Tag Archives: Sertraline

It’s easy to lose your marbles in the loony ball pit of depression

There  is something so therapeutic about the ocean. A powerful ebb and flow that serves to remind me just how unimportant I am really am in the greater scheme of things. I am humbled and captivated by the sea – it’s actually the right scene for the space I’m in. Nature has a way of pulling me closer to God, and the sea and surf in particular seems to nurture my inner peace when I find myself in personal chaos.  With what has transpired in the past two weeks, I needed to reflect on events and I needed time to appreciate life in general.

Since my last blog post, “What’s in the belly of the monster?”, I was drawn further into a depressive darkness that swallowed my hope and joy.  I almost left my husband, I contemplated how much better people’s lives would be without me, and a friendship of over 20 years terminated in a spiral of unfortunate events. Additionally, a perception of being unappreciated in my career and the fact that I could actually lose said job, was the icing on the cake. 

I found myself in a down-slide that gained momentum with every day.  Between seesawing episodes of tearfulness and anger, I visited my doctor, changed my anti-depressant medication from Zoloft to Wellbutrin XL and was booked off work with a depressive episode. Unfortunately for me, my depression actually worsened and I experienced several bad side-effects, amongst others, insomnia, increased agitation, and aggression.  All this culminated in a mini breakdown of sorts.

Toes in the sandAfter a second visit to the good doctor and a diagnosis of burnout and anxiety, I was changed back to my former medication and given another medication on top of that to help me cope. Now, after strict instructions to get some rest and relaxation, I am at the coast doing just that!

I’ve found that my toes in the sand, a salty sea breeze in my nostrils and the soothing sound of breaking waves in my ears are the best prescription. I feel happier and more at peace than I have felt in a while! It’s a first step to getting back on the wagon; and since I’m taking this whole ‘getting better’ thing day by day, that indeed makes it a very significant step.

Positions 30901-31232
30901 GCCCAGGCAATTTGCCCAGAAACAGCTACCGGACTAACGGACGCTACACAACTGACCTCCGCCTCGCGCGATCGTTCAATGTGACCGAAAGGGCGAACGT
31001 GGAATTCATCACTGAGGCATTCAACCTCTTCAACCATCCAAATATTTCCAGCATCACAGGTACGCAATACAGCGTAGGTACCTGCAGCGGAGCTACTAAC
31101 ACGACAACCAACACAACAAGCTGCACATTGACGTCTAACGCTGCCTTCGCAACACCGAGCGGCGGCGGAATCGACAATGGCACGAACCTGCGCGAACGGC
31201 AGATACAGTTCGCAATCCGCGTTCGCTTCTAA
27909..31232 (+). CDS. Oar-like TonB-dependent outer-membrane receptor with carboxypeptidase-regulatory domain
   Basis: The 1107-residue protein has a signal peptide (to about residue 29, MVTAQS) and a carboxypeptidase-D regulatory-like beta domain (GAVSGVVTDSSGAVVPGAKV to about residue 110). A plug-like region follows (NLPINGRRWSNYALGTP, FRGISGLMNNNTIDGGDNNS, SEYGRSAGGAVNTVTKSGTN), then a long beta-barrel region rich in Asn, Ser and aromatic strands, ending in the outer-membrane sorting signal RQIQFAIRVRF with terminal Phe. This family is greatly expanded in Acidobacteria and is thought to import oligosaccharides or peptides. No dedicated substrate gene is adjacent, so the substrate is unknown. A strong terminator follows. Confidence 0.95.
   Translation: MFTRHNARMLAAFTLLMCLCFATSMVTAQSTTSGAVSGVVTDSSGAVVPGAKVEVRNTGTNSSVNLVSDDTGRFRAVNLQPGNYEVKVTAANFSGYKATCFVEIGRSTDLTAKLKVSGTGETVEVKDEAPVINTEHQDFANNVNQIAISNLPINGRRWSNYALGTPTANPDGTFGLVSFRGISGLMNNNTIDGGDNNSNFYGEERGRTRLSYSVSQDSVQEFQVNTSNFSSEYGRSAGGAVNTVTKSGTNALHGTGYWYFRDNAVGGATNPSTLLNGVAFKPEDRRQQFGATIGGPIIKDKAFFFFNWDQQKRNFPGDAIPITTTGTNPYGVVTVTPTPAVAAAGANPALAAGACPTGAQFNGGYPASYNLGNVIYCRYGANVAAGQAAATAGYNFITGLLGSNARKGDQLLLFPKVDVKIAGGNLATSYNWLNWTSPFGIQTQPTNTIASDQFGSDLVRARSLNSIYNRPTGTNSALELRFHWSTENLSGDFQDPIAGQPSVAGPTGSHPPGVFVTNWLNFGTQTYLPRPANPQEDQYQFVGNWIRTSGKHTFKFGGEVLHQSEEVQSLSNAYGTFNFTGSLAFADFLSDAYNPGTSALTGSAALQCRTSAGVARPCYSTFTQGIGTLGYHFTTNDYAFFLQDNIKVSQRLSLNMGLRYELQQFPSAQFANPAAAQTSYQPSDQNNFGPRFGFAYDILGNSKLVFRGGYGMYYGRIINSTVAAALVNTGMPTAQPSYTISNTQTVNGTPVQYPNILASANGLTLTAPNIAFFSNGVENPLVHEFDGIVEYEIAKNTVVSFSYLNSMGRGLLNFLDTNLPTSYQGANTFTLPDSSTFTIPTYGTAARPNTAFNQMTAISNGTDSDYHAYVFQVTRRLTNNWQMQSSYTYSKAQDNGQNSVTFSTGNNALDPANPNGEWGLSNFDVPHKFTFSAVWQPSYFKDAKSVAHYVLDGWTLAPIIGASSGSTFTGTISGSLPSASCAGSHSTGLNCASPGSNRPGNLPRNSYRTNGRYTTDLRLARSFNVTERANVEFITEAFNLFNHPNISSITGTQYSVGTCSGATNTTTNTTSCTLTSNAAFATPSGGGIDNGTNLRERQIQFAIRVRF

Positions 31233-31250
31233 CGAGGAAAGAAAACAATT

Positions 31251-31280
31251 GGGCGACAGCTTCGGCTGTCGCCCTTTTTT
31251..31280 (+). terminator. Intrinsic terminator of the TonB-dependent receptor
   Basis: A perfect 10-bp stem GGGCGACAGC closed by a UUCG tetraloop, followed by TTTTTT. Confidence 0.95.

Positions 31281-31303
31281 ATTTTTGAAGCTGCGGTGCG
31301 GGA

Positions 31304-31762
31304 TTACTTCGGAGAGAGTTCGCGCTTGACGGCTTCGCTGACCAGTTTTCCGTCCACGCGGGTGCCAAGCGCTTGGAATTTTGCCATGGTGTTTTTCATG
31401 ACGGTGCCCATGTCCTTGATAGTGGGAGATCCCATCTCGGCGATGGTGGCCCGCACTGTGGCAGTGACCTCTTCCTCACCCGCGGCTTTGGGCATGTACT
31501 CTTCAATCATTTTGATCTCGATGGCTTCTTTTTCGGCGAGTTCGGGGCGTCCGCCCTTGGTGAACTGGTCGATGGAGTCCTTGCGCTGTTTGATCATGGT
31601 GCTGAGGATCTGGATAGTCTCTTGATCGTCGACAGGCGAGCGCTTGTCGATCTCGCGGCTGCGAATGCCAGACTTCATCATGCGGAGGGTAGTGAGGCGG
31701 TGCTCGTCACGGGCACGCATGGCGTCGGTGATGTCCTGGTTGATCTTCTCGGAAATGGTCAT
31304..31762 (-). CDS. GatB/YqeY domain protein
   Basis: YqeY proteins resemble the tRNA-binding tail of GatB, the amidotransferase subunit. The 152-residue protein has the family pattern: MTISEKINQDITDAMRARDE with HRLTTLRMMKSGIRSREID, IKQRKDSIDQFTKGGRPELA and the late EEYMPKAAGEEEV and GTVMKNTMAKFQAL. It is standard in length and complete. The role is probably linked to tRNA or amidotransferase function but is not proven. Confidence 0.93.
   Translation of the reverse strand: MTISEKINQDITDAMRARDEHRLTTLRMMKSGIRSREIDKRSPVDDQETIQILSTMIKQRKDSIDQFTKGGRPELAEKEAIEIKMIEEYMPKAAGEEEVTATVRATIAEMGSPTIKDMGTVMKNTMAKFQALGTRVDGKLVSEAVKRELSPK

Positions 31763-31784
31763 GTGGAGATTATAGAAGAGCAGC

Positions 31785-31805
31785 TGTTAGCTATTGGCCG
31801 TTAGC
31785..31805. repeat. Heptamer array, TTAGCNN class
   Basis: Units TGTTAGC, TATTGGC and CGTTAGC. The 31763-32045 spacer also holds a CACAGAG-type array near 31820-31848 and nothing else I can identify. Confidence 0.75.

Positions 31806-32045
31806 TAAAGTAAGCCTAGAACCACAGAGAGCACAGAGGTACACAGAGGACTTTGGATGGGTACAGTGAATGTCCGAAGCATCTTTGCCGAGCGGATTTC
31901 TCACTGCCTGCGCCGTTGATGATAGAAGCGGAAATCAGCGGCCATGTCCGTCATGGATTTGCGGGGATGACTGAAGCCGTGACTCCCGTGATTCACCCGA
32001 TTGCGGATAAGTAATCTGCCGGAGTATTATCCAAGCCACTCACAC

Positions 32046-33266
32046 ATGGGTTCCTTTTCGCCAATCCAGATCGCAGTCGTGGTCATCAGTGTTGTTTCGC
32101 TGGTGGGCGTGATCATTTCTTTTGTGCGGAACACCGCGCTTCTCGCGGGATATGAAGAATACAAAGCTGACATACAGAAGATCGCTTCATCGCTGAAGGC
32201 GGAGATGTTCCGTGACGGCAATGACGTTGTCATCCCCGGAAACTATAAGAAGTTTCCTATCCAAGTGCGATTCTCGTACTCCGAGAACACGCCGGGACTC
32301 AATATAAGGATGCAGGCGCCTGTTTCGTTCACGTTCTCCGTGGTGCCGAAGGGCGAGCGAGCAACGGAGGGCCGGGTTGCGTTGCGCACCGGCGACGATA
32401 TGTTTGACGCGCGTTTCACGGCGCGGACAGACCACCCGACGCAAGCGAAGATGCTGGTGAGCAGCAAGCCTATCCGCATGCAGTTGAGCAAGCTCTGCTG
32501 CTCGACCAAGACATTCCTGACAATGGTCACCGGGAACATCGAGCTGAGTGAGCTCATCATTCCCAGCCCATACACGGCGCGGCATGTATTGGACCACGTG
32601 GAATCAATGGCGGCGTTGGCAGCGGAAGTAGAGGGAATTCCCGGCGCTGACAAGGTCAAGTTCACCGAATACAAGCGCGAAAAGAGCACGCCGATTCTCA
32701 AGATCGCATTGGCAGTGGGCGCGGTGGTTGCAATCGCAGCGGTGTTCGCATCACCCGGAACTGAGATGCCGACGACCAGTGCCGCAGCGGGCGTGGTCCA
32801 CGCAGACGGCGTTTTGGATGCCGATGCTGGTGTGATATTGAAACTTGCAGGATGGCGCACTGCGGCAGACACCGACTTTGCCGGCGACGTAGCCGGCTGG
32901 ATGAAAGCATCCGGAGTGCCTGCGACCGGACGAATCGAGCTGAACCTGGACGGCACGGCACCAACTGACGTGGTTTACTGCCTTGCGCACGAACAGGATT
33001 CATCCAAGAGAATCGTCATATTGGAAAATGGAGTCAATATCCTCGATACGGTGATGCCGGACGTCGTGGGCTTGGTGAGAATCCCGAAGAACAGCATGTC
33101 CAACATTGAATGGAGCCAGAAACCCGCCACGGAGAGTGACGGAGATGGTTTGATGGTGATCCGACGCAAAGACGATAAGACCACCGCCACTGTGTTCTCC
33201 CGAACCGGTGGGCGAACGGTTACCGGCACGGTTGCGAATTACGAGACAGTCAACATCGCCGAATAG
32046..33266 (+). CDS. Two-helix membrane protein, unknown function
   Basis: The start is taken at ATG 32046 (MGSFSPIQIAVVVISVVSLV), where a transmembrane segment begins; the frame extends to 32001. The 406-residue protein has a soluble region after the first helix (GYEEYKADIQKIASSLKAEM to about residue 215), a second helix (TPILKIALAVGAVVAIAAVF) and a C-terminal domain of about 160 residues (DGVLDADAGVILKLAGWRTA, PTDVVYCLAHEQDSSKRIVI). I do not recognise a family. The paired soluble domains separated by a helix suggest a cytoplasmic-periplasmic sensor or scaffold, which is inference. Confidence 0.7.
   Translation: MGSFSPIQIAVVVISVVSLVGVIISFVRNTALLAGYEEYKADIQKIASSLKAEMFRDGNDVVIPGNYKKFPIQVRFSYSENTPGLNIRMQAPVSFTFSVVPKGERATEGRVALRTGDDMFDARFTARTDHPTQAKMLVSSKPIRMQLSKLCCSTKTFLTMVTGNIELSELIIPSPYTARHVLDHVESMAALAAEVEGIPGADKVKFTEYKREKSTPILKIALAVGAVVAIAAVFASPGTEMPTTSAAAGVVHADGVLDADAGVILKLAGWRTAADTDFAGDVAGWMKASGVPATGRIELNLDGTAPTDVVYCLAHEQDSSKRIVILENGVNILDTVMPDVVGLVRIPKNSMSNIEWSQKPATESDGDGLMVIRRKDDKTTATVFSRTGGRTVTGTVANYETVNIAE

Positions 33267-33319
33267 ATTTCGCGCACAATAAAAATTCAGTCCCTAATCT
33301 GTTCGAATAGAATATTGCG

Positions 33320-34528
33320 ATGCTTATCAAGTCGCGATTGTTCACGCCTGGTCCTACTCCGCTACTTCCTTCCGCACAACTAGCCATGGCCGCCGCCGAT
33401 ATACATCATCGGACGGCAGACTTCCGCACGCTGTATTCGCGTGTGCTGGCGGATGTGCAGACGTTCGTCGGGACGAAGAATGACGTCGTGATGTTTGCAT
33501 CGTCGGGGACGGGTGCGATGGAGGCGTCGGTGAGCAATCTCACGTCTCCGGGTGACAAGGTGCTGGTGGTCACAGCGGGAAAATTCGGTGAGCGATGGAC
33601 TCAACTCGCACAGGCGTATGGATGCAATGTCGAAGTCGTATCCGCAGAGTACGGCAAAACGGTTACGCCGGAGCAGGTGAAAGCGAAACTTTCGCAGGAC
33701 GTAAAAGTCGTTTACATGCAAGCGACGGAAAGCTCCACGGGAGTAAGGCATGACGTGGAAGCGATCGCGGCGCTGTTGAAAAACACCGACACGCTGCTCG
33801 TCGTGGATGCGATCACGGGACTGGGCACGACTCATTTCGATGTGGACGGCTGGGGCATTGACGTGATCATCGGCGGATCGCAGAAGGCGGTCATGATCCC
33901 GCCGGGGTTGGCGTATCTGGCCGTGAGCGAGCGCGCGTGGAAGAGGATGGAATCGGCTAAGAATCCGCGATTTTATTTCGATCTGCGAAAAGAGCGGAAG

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Down the depression rabbit hole

I’m not in a good space right now. The positive spin on this is that I know rough times foster the need for change, the need to do and act differently, to challenge the status quo and cross over into a better situation. That’s apparently where I am – on the pathway to something better.

Despite knowing this, I of course, still need to get through this bad patch. I fully realise that I can’t keep blaming my past on how I feel today. I know that my reactions and feelings stem from my insecurities and my innate inability to believe that I can be loved. Yet, acknowledgement and awareness is not actually helping me to change how I behave.

I am trying so hard not to be sucked further into this black hole of depression and this pit of self-despair.  I try harder to keep a smile on my face and to appear happy.  I’ve even started to keep clear of confrontation.  Me? Steer away from confrontation? That, in itself, should be a warning sign!

On the Threshold of Eternity

On the Threshold of Eternity (Photo credit: Wikipedia)

Based on past experience, I recognise all the warning signs:  the hyper-sensitivity, the tearfulness, the feelings of being unloved and being unworthy, the increased shopping expenditure and consequent credit card debt, the need to look and feel more in control by focusing on my physical appearance – and yes, shying away from confrontation because I know I’m not emotionally strong enough to handle it at this juncture.

Am I bipolar? Apparently, after chatting to a friend that is bipolar (and doing a bit of ‘google-ing’), I’m not. Is my life, my job, my lifestyle, my relationships, so bad? No. There is no logical answer for my destructive behaviour – except that I do still feel this way. Previously I turned to antidepressants as a miracle cure for my depressive state of mind. I can’t do the same now – after all, surely 50 mg of Zoloft a day should be doing the trick?

Honestly, I don’t have the answers. I am caught in a spiral and I am trying to claw my way out.  Hopefully, dear reader, I will succeed, because there is one huge difference between now and the depression I suffered in the past:   I can now write about it and openly share my feelings without fear of admonishment or undue remorse. I can draw on the strengths and experiences of other writers and bloggers who are, or have, gone through the same trials and tribulations. 

I am not alone.

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